Billionaire Carl Icahn Denies Insider Trading Allegations: 'Categorically Untrue'

Carl Icahn, billionaire activist investor and former advisor to President Donald Trump, made headlines in recent days for having sold off shares of Manitowoc Company (MTW) ahead of an announcement by the Trump administration that new tariffs would take effect.

Shares of the crane manufacturing company dropped 4.8% on February 16, shortly after Commerce Secretary Wilbur Ross released the "Steel and Aluminum 232" reports on the same day, according to CNBC. These reports suggested a global tariff of 24% or more on all steel imports. (See also: Which Stocks Will Win or Lose From Steel, Aluminum Tariffs?)

Icahn's move has been questioned by some analysts, who claim the billionaire mogul may have acted on insider information. Icahn has responded to the allegations by saying they're "categorically untrue."

'Legitimate Investment Reasons'

A statement from representatives for Icahn said "the recent media speculation regarding our sale of Manitowoc stock calls for a response. We state for the record:

"Any suggestion that we had prior knowledge of the Trump administration's announcement of new tariffs on steel imports is categorically untrue. We reduced our position in Manitowoc for legitimate investment reasons having nothing to do with that announcement."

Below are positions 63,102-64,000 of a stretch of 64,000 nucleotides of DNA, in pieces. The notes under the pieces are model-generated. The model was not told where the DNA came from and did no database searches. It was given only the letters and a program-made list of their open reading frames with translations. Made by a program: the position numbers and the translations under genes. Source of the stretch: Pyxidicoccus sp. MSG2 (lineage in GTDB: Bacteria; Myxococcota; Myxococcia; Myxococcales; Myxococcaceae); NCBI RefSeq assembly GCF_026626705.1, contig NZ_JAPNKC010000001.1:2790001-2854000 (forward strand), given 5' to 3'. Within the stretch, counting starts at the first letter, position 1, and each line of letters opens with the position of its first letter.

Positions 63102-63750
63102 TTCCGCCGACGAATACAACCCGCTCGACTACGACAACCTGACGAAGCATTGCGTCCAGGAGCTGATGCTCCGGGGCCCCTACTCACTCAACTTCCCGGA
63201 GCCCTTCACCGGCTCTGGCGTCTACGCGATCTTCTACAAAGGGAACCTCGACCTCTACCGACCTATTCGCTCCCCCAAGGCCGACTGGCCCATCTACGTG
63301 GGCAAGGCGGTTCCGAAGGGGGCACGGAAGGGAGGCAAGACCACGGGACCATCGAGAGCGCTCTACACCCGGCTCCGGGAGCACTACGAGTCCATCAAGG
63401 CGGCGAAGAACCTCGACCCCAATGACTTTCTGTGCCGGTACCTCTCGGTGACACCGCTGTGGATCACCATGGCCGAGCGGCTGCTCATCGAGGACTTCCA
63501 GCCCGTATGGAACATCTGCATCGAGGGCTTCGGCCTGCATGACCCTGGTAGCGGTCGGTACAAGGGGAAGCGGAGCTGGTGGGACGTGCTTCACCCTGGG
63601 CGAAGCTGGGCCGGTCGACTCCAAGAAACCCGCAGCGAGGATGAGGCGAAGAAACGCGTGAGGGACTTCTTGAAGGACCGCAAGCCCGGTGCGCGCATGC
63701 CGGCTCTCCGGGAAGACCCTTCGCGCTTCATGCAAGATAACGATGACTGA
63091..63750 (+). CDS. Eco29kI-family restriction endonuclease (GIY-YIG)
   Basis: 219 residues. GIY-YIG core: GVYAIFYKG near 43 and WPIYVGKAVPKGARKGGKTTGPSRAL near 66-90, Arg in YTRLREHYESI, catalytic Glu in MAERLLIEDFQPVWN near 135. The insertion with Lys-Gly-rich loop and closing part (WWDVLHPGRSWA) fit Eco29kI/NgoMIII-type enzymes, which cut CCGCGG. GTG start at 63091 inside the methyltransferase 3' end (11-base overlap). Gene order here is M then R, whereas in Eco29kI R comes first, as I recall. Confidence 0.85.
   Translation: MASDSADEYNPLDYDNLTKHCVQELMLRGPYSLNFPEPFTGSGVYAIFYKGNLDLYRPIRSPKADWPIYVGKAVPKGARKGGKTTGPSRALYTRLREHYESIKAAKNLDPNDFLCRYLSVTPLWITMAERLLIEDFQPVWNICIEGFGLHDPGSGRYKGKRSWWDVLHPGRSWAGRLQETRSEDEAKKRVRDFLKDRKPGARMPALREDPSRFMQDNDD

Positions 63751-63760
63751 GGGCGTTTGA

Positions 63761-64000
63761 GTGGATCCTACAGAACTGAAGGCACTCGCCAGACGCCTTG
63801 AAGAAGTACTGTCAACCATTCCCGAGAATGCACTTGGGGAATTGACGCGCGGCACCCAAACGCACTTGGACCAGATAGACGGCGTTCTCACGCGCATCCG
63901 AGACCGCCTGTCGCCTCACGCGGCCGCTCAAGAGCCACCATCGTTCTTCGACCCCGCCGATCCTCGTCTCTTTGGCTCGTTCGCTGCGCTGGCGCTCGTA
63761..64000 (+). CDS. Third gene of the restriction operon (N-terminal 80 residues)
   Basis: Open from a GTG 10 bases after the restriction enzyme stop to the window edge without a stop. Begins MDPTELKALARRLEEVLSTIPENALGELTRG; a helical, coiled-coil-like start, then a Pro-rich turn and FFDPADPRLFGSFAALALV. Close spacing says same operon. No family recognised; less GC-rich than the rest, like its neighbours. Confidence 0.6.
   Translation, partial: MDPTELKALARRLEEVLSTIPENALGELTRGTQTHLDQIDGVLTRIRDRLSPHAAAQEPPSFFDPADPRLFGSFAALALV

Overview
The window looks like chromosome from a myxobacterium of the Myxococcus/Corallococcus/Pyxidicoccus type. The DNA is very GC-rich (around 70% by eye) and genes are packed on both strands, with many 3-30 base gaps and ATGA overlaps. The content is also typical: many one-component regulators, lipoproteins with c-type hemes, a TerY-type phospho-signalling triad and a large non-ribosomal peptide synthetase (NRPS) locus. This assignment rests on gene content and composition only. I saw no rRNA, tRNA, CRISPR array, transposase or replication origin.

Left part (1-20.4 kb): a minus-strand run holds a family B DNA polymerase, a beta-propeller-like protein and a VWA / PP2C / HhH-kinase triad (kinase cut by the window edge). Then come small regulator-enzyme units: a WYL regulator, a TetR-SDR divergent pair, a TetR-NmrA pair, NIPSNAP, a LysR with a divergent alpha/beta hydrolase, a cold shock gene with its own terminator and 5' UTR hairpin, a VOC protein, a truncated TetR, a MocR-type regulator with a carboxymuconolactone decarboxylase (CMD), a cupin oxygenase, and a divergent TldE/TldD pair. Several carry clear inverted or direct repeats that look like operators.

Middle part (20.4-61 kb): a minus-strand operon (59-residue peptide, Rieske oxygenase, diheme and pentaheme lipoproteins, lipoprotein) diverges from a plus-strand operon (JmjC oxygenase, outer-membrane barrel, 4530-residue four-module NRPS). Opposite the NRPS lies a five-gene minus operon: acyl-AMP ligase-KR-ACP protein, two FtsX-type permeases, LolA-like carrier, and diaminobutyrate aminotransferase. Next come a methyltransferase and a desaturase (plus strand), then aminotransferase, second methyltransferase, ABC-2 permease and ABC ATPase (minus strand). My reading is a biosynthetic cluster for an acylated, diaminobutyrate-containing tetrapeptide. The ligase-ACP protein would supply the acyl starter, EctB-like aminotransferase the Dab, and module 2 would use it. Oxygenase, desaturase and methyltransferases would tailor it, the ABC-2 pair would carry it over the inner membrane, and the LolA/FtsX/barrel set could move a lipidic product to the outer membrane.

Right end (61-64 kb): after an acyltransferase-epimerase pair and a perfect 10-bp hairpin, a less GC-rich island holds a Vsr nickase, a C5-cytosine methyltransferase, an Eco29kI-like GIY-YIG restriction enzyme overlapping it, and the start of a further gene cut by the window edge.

Manitowoc and other construction equipment manufacturers rely heavily on steel in their manufacturing work. The fact that Icahn sold off shares just before the announcement and the drop in the company's stock price looked suspicious to some critics, who assumed that he must have known the tariff announcement was coming. No one has come forward with any evidence of these claims.

Icahn Sold One-Third of Stake

According to a filing with the SEC, investment entities which Icahn controls sold off one-third of all their stock in Manitowoc between February 12th and February 22 of this year. This decrease in position amounted to roughly 940,000 shares, sold at $32 to $34 per share, for a total of roughly $31 million.

Despite the massive sell-off, even after shedding almost a million shares, Icahn still owns 4.85% of MTW, which is down from his previous stake of 7.5%. Icahn was special advisor on regulation to the Trump administration, although he resigned from the position in August 2017.

MTW stock suffered an immediate 4.8% drop after Secretary Ross' announcement. It then fell another 6% last week after President Trump announced plans to impose a 25% tariff on steel and 10% on aluminum.

Allegations of insider trading are not taken lightly by regulators. Billionaire Steven A. Cohen was implicated in insider trading activities associated with a hedge fund he controlled and was subsequently banned from trading outside investor money for several years. There has been no further information about an ongoing investigation in Icahn's case, however.

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